Pride and Prejudice and Zombies
The small, deadpan moments in "Pride and Prejudice and Zombies" have more of an impact than the massive, noisy set pieces.
"The Dictator" is funny, in addition to being obscene, disgusting, scatological, vulgar, crude and so on. Having seen Sacha Baron Cohen promoting it on countless talk shows, I feared the movie would feel like deja vu. But no. He establishes a claim to be the best comic filmmaker now working. And in a speech about dictatorships, he practices merciless political satire.
Compared to the gleeful transgressions of "Borat" and "Bruno," this is Cohen's most conventional film. It has a plot, it has a romance, it sticks to the story. Not that it's mainstream, although judging by the laughter of a preview audience, who knows where the stream is anymore? He also wisely gets in, gets his laughs, and quits. The movie, like Bruno," falls short of 90 minutes, in an era where too many comedies run on relentlessly.
Cohen plays General Admiral Aladeen of the North African nation of Wadiya, which seems superimposed upon parts of Egypt and Sudan and is a spitting distance from Saudi Arabia. Here he occupies a huge palace, used for addressing admiring throngs of his worshippers and having sex not only with Megan Fox, but also, judging by his wall of post-coital Polaroids, Kim Kardashian, Arnold Schwarzenegger and Oprah. Megan Fox has a great cameo, showing up for sex but drawing the line at an all-night cuddle.
Aladeen's premier is Tahir (Ben Kingsley), rightful heir to the throne, who is plotting to overthrow him. After an assassination fails, Tahir encourages Aladeen to address the United Nations, where he hopes another assassination will succeed. After being de-bearded by a security man (John C. Reilly), Aladeen finds himself wandering the streets of Manhattan while being impersonated in public by a body double.
He finds his way into an extreme left-wing health food store run by Zoey (Anna Faris), and despite the radical difference in their beliefs the General Admiral finds himself falling for her. That sets up satire in general about feminists, vegetarians and immigrant-huggers. Then Aladeen wanders into Manhattan's "Little Waadeya" neighborhood, where a Wadiyan restaurant seems filled with people he thought he'd executed.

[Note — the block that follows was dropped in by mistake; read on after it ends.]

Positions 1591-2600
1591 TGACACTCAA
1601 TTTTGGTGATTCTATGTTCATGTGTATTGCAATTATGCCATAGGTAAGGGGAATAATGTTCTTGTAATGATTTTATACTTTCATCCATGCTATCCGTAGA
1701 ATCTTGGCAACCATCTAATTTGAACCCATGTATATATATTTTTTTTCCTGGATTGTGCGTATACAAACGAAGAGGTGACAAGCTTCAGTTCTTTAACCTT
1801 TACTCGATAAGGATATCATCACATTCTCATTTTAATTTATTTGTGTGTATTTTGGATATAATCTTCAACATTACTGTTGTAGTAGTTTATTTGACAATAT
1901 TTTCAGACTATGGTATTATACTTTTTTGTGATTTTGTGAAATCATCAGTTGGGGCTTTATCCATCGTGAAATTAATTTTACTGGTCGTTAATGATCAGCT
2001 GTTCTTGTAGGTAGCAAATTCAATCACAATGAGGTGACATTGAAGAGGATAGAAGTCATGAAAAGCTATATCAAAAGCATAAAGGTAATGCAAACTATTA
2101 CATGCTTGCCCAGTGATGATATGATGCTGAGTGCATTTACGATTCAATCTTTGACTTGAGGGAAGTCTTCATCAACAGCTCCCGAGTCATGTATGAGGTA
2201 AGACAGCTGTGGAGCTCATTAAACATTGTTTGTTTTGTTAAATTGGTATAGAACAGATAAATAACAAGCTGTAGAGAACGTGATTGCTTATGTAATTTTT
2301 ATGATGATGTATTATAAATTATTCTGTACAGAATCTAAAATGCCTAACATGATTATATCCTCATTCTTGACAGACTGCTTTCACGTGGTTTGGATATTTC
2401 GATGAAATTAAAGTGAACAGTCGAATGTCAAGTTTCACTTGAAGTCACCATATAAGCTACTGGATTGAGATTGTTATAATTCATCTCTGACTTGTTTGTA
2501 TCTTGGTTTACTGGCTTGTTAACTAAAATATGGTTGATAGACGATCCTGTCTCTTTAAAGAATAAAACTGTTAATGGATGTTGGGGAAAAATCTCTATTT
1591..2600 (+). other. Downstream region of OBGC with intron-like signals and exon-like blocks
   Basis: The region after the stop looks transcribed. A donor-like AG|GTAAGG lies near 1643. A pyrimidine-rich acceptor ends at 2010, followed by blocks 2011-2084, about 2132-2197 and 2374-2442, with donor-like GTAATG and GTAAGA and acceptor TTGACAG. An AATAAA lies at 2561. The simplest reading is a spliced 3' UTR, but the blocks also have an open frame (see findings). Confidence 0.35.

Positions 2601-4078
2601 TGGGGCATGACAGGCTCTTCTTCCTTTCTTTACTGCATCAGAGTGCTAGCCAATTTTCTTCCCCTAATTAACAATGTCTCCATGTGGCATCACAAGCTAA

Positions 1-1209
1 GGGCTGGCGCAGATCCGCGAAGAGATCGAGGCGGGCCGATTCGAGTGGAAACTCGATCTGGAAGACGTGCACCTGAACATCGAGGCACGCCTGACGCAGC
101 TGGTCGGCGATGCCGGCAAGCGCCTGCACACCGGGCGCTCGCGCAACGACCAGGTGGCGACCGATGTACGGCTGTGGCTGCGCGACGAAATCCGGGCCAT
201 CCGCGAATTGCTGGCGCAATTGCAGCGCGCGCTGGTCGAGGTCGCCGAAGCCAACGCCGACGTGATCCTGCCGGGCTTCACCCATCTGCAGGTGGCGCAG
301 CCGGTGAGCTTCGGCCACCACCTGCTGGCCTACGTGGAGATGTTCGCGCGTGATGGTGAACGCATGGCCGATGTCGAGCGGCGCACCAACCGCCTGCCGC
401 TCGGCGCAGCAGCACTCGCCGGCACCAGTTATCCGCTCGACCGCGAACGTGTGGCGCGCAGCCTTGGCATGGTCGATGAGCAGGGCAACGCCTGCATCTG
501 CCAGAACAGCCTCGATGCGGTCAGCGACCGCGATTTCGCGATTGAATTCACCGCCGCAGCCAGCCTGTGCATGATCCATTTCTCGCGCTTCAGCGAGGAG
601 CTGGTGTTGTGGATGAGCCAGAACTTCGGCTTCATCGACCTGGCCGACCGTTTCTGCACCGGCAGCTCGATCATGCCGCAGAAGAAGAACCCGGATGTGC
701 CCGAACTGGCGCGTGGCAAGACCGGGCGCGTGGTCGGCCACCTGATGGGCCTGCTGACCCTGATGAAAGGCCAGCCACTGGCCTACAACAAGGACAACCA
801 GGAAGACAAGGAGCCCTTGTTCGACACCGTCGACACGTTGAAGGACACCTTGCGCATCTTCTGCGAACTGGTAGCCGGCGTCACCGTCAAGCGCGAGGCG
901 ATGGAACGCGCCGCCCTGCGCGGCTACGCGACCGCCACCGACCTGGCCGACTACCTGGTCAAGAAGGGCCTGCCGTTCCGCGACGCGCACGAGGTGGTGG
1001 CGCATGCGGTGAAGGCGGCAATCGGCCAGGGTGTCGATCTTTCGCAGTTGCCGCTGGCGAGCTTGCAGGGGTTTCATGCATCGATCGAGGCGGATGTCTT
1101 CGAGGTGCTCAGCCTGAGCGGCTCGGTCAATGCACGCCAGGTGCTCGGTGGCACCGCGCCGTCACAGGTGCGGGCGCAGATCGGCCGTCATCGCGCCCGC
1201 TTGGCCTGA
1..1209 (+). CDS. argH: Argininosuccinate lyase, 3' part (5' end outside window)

Although the movie very casually follows the progress of the romance and the assassination scheme, Cohen and the director, Larry Charles, are about as dedicated to plot as the Marx Brothers; the movie's spiritual ancestor is "Duck Soup" and Groucho's Freedonian dictator Rufus T. Firefly. There is also a taste of Buster Keaton's physical humor in a scene where Aladeen attempts to slide on a cable high above the street into the upper floor of a hotel.
Cohen's attack on the material is free-wheeling, his attitude is anarchist, and he's more good-humored than in "Borat" and "Bruno." I hope he isn't entertaining any ambitions to become beloved and popular. I expected this to be the most offensive of the three titles, and while you can't say it isn't offensive (especially in scenes involving a dead civil rights leader's severed head), it's somehow… nicer, maybe you could say.
Footnote: I want to know more about the Newcastle Hotel in New York. I don't believe there is one. It provides the fodder for a running gag about product placement that plugs the name again and again and again.
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